More life reflections from the bestselling author on themes of societal captivity and the catharsis of personal freedom.

In her third book, Doyle (Love Warrior, 2016, etc.) begins with a life-changing event. “Four years ago,” she writes, “married to the father of my three children, I fell in love with a woman.” That woman, Abby Wambach, would become her wife. Emblematically arranged into three sections—“Caged,” “Keys,” “Freedom”—the narrative offers, among other elements, vignettes about the soulful author’s girlhood, when she was bulimic and felt like a zoo animal, a “caged girl made for wide-open skies.” She followed the path that seemed right and appropriate based on her Catholic upbringing and adolescent conditioning. After a downward spiral into “drinking, drugging, and purging,” Doyle found sobriety and the authentic self she’d been suppressing. Still, there was trouble: Straining an already troubled marriage was her husband’s infidelity, which eventually led to life-altering choices and the discovery of a love she’d never experienced before. Throughout the book, Doyle remains open and candid, whether she’s admitting to rigging a high school homecoming court election or denouncing the doting perfectionism of “cream cheese parenting,” which is about “giving your children the best of everything.” The author’s fears and concerns are often mirrored by real-world issues: gender roles and bias, white privilege, racism, and religion-fueled homophobia and hypocrisy. Some stories merely skim the surface of larger issues, but Doyle revisits them in later sections and digs deeper, using friends and familial references to personify their impact on her life, both past and present. Shorter pieces, some only a page in length, manage to effectively translate an emotional gut punch, as when Doyle’s therapist called her blooming extramarital lesbian love a “dangerous distraction.” Ultimately, the narrative is an in-depth look at a courageous woman eager to share the wealth of her experiences by embracing vulnerability and reclaiming her inner strength and resiliency.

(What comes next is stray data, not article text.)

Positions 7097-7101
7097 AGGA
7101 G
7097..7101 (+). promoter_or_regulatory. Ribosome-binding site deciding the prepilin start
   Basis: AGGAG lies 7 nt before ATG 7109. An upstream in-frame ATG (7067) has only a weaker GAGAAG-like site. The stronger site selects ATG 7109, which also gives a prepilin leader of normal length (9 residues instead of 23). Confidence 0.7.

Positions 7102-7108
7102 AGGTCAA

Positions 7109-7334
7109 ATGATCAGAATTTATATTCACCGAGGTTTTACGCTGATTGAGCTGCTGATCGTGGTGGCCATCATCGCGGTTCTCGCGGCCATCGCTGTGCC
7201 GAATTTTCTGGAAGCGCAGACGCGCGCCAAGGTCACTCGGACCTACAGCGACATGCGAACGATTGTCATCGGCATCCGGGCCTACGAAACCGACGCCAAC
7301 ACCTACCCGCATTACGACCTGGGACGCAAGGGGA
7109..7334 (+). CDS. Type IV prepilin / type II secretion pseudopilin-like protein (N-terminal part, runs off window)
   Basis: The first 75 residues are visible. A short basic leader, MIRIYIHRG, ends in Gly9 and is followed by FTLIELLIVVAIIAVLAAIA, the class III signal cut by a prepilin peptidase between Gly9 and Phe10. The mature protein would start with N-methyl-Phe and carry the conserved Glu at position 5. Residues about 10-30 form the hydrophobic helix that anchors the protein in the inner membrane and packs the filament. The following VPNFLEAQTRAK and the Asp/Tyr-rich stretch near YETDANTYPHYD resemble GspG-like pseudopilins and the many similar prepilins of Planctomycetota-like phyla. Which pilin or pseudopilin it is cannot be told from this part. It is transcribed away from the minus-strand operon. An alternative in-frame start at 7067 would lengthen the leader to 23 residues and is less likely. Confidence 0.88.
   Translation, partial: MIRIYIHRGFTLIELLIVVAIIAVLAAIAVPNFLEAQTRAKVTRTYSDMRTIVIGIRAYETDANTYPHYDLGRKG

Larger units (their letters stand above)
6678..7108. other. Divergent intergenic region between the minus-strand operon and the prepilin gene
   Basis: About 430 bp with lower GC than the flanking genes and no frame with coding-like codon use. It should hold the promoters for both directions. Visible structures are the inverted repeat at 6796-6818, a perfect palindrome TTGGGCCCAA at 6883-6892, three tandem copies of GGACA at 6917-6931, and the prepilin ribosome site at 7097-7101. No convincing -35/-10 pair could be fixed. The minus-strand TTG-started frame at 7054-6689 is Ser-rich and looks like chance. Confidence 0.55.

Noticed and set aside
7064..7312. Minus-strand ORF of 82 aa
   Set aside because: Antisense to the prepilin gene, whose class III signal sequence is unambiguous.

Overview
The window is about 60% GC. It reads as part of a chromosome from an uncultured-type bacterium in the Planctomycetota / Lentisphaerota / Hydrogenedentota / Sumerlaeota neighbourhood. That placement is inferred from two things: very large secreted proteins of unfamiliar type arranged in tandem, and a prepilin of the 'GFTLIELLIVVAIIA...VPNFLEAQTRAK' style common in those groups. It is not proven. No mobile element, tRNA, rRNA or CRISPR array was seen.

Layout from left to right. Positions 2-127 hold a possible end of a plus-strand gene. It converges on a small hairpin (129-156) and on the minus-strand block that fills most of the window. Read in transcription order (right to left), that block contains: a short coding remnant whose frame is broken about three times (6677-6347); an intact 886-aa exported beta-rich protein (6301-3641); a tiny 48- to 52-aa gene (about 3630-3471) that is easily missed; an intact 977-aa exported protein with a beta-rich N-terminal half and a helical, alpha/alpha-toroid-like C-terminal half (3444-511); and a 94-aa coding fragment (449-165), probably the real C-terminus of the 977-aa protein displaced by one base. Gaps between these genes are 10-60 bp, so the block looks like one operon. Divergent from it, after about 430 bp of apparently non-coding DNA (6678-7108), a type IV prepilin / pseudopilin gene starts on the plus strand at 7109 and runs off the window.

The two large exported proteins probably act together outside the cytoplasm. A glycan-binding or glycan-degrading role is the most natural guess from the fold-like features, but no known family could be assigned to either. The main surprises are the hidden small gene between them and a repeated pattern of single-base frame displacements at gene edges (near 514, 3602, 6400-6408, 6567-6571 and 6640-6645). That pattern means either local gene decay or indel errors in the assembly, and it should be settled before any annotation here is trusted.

Doyle offers another lucid, inspiring chronicle of female empowerment and the rewards of self-awareness and renewal.

Pub Date: March 10, 2020

ISBN: 978-1-9848-0125-8

Page Count: 352

Publisher: Dial

Review Posted Online: Dec. 22, 2019

Kirkus Reviews Issue: Jan. 15, 2020